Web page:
This set of situations expresses the deep malaise experienced by young people today.

It is often useless to deal with just one aspect of this constellation of problems; it is necessary to deal with all the pathological symptoms at the same time, addressing the situation as a whole.

Has this form of distress increased with COVID-19?

The research shows that a wide range of issues linked to individual distress have worsened since COVID-19. This form of distress existed before: it was not caused by COVID-19, but it was exacerbated by COVID-19.

The lockdown has worsened a whole range of pathological, worrying, deviant behaviours that are important signs of distress, especially in young people.

Do you think that the warning signs in young people are underestimated?

On the whole, parents, educators, sports coaches, doctors and psychologists are now fairly well informed and concerned about the warning signs. But they often don’t know what to do because

building a relationship with these youngsters and helping them isn’t easy.

Do you see severe cases in your rehabilitation facility?

The Soranzo Rehabilitation Centre is a psychotherapeutic community where we receive patients with pre-existing conditions, which are the tip of the iceberg of all this distress. Observing the pathological cases gives us an insight into what is really happening, it is an observatory.

Alcohol consumption among women is increasing…

Alcohol consumption among women and girls has been increasing over the past 20 years. Men have typically had higher rates of addiction – including alcohol, tobacco and illicit substances – but the gap has narrowed over time. Thirty years ago, one woman in ten men had a drinking problem; now it’s one woman in five men.

For girls, drinking is part of a wider problem among young people, but it often takes on different characteristics from those of boys, with serious, even psychopathological, problems that are often more severe than in boys.

From a psychological point of view, who is it easier to help? Boys or girls? Are there different ways out of addiction?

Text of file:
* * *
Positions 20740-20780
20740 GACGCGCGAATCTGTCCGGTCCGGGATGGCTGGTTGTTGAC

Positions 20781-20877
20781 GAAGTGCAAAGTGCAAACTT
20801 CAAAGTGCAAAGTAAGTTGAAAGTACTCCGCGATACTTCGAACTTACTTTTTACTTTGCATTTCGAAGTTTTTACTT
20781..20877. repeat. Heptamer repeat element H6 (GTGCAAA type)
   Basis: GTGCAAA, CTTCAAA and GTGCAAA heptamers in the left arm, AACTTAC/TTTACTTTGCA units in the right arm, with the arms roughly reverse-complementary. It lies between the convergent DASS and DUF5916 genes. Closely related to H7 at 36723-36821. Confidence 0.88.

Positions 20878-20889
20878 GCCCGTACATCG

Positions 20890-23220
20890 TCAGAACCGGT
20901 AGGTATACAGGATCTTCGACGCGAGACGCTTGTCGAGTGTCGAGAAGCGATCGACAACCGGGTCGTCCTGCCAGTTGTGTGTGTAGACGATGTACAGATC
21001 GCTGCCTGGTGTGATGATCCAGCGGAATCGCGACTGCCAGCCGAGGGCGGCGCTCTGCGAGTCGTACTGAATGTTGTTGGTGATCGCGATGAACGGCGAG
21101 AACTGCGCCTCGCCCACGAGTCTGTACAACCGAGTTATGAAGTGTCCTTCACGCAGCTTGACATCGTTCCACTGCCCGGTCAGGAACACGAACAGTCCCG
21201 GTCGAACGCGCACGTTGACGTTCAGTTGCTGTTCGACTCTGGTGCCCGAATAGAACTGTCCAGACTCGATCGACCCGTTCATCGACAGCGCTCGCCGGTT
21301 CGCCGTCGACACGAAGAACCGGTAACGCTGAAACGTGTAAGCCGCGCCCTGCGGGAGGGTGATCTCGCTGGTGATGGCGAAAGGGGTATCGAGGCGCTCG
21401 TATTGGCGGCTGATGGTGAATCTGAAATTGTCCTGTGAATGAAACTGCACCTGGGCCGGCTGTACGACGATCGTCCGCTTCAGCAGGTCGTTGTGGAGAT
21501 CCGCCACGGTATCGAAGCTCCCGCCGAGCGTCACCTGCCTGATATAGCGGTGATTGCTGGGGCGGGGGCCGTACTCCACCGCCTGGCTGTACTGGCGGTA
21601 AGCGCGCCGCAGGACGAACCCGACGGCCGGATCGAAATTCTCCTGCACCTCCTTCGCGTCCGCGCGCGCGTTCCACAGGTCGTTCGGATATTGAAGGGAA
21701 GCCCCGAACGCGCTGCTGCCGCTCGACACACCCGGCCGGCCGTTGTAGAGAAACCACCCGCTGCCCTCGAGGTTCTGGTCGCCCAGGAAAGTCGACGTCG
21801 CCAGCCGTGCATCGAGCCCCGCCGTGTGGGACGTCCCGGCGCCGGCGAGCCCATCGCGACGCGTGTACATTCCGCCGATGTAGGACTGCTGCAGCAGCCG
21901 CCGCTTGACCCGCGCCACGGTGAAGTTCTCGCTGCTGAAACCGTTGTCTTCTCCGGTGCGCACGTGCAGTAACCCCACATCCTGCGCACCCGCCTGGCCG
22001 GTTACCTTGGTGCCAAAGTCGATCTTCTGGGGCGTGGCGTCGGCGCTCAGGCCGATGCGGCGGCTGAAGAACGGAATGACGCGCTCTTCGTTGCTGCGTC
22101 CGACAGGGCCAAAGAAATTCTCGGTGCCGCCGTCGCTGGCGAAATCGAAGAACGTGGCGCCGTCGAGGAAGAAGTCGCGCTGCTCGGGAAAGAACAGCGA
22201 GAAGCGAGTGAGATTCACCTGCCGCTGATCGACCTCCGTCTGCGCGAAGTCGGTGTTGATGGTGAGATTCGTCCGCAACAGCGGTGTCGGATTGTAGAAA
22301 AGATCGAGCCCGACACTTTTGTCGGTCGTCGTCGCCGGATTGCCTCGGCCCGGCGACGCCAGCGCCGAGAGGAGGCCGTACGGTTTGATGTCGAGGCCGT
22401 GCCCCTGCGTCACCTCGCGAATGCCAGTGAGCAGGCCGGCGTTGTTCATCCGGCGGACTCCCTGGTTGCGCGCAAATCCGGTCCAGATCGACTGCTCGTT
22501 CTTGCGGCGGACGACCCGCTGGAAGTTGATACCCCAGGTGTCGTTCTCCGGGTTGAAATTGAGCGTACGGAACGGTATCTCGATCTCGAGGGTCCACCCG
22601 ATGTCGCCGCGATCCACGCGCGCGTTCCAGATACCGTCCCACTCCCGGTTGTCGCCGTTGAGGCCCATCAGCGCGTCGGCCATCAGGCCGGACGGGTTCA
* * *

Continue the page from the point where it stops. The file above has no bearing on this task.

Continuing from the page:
The pathways are partly different. It is important for girls to have specific programmes; in our case, we developed a therapeutic pathway “for women”, called the Frida Project.

I must also add that often the girls are very badly affected, but they have many resources: when they get into a logic of resilience, they recover very quickly and very well.

Given that young people have multiple addictions, how should they be treated in general?

The whole approach needs to change, both within the rehabilitation sector and among those working in the field. In fact, data show that the effectiveness of rehabilitation centres in dealing with these phenomena is very low.

Both public psychiatric and addiction services are quite effective with adults, but they are ineffective in first encountering and then treating the situation of young people.

A lot needs to change.

What needs to be done to ensure effectiveness?

A comprehensive approach is needed, including the existential issues at the root of such behaviour: psychiatric or psychological care should be combined with educational and lifestyle measures, without being based on individual pathologies.

We have seen that these situations arise with different problems, often changing over time. Tailored treatment should offer a common ‘front door’ and

a unified treatment framework.

On the contrary, public support for young people’s problems is currently divided between psychiatry, addiction and paediatric neuropsychiatry; families often have to turn to private health professionals, who in turn provide an even more fragmented response.

Secondly, we need treatment options that are tailored to the needs of young people, with a strong psychological and educational dimension. Lastly, this requires competent professionals with experience of working with adolescents.